Dear Michael: We have been farming with my wife's parents for years and years. Back in the 1990's, my wife's dad died and left his half of the estate to a trust. Her mother is still alive and still owns the other half of the land in the estate outright. My wife is to receive this land from the trust and from her mom – via the will – upon her mom's death.

However, now her health is failing because of Alzheimer's or dementia and her costs of care are getting higher and higher. Our dilemma is what we should do, because even though my wife is in fairly good health, I am not in the best of health with diabetes and other ailments, which might mean long-term care for me someday, and we're both in our mid-sixties. We want our son – who has been farming this land for ten years or more- to be able to continue to farm this land and it represents a good chunk of what we farm. What would you suggest? – Half and Half

Dear Half and Half: I understand your problem. Back in the nineties, when we were still dealing with six hundred thousand or a million dollar estate tax exemption – referred to as the Unified Credit – a lot of property when into B or By-pass trusts so the surviving spouse's estate wouldn't be over the Unified Credit upon their second death.

This property was put into the trust with all of the income going to the surviving spouse, but he or she didn't own the property and the trust was irrevocable. The irrevocable part could be a bit of a pain if it wasn't written correctly, but most of them, the assets were just put aside to provide income to the survivor and, in that simplicity, the trust accomplished it's purpose.

However, now with longevity stretching out, it's pretty common for the survivor to live into the eighties and nineties, and their children (because it was common to have all of your kids by the time you were twenty-three or four) are now into the sixties by the time they inherit the property. I've seen cases where the child inheriting was more in risk of long-term care than the parents were. Why? Because with the age of the parents, we knew the stay in the LTC facility wasn't going to be forever but with the children's health the way it was, we could be looking at a ten year or longer need.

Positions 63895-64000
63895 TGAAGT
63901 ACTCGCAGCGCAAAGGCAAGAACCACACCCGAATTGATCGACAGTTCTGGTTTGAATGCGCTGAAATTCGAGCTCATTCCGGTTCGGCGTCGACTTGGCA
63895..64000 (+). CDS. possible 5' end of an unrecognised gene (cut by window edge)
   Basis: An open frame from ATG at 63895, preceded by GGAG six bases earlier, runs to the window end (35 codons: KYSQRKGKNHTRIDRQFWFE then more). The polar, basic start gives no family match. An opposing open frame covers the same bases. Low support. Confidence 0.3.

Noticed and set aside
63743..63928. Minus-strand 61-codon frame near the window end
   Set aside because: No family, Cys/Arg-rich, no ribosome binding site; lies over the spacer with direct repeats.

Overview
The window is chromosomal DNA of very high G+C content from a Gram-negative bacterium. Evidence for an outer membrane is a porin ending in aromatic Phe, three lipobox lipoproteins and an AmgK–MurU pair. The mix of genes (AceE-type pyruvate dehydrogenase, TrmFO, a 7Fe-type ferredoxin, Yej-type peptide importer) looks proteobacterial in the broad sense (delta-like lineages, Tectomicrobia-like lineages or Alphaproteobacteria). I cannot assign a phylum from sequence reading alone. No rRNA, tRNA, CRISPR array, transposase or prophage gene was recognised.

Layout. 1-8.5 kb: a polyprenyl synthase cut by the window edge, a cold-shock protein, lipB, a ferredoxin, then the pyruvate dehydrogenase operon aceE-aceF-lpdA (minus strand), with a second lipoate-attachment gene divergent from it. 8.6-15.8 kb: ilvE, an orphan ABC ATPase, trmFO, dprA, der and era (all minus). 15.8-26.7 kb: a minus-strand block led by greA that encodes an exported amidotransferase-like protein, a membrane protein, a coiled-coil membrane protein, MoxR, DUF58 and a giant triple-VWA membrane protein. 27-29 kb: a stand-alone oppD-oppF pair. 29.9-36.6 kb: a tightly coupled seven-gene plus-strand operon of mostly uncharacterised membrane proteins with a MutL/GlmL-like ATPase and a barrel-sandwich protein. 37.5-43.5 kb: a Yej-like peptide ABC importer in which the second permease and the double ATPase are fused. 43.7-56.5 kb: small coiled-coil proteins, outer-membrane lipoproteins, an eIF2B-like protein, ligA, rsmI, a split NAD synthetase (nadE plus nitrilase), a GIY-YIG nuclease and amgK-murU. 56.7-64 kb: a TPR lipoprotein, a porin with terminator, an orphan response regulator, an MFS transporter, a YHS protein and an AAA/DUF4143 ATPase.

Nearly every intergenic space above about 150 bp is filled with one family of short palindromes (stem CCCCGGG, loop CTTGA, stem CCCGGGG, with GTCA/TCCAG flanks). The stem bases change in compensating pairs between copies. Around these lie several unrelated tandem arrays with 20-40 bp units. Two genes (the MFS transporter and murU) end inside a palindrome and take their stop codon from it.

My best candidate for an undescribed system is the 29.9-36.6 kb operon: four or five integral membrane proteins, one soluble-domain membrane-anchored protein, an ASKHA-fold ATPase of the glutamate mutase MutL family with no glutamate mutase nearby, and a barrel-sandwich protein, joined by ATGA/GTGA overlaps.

In any case, a suggestion in this case might be something like this.

Being as you know where you want your mother-in-law's property to go (to your farming son eventually) you can do what I call a jump-generation life estate with Grandma. She can set up a life estate deed, keeping the income and use for herself first, and then reserving a life estate for you and your wife second, with the 'residual' ownership – or deed – going to your son.

By doing this, we not only protect the property from being attached by Medicaid – if the gift is beyond five years of application to Medicaid – and we also protect it from your own health care issues. You and your wife will never out right own the property yourselves. Upon Grandma's death, her right to receive income and use will pass to you but not the deed.

You two will then receive income for the remainder of your life and – even if you're in a LTC facility or needing LTC care of some sort – won't ever have to worry about losing the farmland due to a Medicaid application. If you never own property outright, you can't lose the deed.

With your mother-in-law, you hope she has enough other assets so that if her health – or mental state – continues to decline (and Alzheimer's and dementia is some of the most expensive care – along with diabetes, MS, or Parkinson's) she will have enough money to get her through the five years.

If not, Medicaid will take the land, value the entire farmland and attribute half of it to her name. They will then either declare her ineligible for benefits for however many months it takes to spend that amount down, or they will place a lien against the property so when it pops out of trust, there will be a lien waiting for it.

This action is the same for married people where one of the spouses is in LTC, and the other spouse is living in the home. Many people believe that Medicaid can't take the home and they're partially right. All Medicaid does is place a lien on the home and waits for the 'community' spouse to die or move out of the home. Then the lien is enforced and if it's for more than the home's value, then bye-bye house.

Think about using the jump-generation life estate and how it might work for you. Also remember to put all the necessary conditions on the deed to your son so this deed is also protected from problems in his life – uncovered liability, divorce, forced sale, etc. to make certain his life doesn't lose the farmland as well. Estate planning has now become a three-generation plan and longevity is really causing some thought and planning.

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